Depression scores were found to be associated with reductions in total heart rate variability, increased low frequency and reduced high frequency values. Given the similarities between anxiety and depression with regards to neurobiological aetiology and the continued scholarly support for the neurovisceral integration theory, it stands to reason that similar biological mechanism may be responsible. Reduced total heart rate variability has been well established as an independent predictor of not only cardiac health, but cardiovascular mortality [43]. Reduced total heart rate variability reflects a reduction in parasympathetic vagal outflow. The neurovisceral integration theory suggests efferent outputs from the pre-frontal cortex control vagal nerve inhibition of cardiac automaticity [44]. A reduction in this top-down control results in reduced cardiac control and is thus cardiopathogenic. The present study, in line with previous research, identified a bidirectional relationship between depression and reductions in total HRV at baseline. Given this, steps to address mental health conditions, in particular depression and anxiety, within the population of professional drivers would be beneficial to both psychological outcomes, as well as cardiovascular health. Further, given the hypothesised bidirectionality of this relationship, interventions that have been shown to improve total HRV, such as exercise, should be encouraged amongst this population.

There are some limitations of the present study. Response bias may be present due to the use of self-reported psychometric questionnaires; however, participants were advised that responses were deidentified to provide anonymity and reduce this bias While common in psychophysiological studies, univariate analysis has limitations in its predictive power, in particular as workplace variables rarely occur in isolation of one another. However, a rational and well recognised preliminary step is to investigate univariate associations, which allows the variables to be quantified preceding their insertion into a later predictive model. The primary objective is to include the “best” group of variables that increase predictive capability, whilst ensuring no unnecessary complexity. Further, although significant correlations were identified, the strength of these relationships should be examined in a larger cohort.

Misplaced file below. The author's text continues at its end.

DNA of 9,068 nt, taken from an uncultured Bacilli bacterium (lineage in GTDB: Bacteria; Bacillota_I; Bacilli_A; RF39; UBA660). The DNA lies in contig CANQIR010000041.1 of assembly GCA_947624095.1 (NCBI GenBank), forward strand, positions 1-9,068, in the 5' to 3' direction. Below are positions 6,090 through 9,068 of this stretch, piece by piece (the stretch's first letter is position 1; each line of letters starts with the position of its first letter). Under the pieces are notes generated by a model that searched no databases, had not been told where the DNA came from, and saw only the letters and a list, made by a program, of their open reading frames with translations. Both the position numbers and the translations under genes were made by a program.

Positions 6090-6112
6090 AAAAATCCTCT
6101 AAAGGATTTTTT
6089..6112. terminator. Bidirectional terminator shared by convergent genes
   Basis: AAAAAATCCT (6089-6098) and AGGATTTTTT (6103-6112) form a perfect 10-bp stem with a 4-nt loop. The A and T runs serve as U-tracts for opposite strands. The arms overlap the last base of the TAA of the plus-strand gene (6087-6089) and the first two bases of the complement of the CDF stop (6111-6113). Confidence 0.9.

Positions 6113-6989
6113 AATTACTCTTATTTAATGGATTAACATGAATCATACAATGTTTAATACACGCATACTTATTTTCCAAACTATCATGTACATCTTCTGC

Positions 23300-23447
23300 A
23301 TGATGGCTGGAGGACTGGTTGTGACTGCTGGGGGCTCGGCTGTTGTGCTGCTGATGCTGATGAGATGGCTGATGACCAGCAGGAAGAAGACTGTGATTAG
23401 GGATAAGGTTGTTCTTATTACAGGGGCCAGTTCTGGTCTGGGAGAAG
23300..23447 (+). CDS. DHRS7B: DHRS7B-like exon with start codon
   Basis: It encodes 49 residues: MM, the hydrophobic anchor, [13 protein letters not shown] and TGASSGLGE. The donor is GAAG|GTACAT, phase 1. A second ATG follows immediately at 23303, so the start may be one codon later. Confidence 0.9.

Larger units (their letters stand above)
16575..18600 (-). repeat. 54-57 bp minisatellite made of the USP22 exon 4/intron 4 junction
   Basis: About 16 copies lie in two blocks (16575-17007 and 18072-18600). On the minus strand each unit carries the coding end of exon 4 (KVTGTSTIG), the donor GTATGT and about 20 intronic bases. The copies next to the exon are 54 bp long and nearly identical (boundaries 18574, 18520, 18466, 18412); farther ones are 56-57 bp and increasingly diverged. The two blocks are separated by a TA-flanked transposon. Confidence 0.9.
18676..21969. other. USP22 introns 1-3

5. Conclusions

This study is the first to examine associations between mood states and cardiovascular functioning as measured by heart rate variability in Australian professional drivers. Anxiety and depression were both found to be associated with parasympathetic withdrawal, and sympathetic predominance, a known risk factor for CVD. This is of concern and should be considered when adopting holistic workplace health policies within this industry. Given the hypothesised bidirectionality of the relationship between mental health and cardiovascular function, it stands to reason that improvement of one state would symbiotically improve the other. That is, techniques to improve mental health states such as anxiety and depression may improve cardiovascular risk, and reciprocally, steps to improve cardiovascular variables, such as reducing LF HRV, may have beneficial effects on mental health. This study is important, as the psychophysiological health of Australia’s professional drivers has been somewhat overlooked in the past. Given the large number of workers employed within this industry, and the potential personal and public safety implications of a suddenly unwell driver, it is vital that policies and workplace practices are designed to optimise the health of these individuals.

Author contributions

Conceptualization, TC and SL; methodology, TC, SL; validation, TC, SL; formal analysis, TC, SL; investigation, TC; resources, TC, SL, data curation, TC, SL; writing—original draft preparation, TC; writing—review and editing, TC; supervision, SL.

Ethics approval and consent to participate

Ethics approval was granted by UTS HREC committee to conduct this study (No. 2014000110). Participants provide informed consent prior to inclusion in this study.

Acknowledgment

The authors acknowledge all participants who were included in this study. The authors also acknowledge Sydney Trains, Sydney Transport Union, Australia Post and the Transport Workers Union whom supported this research.

Funding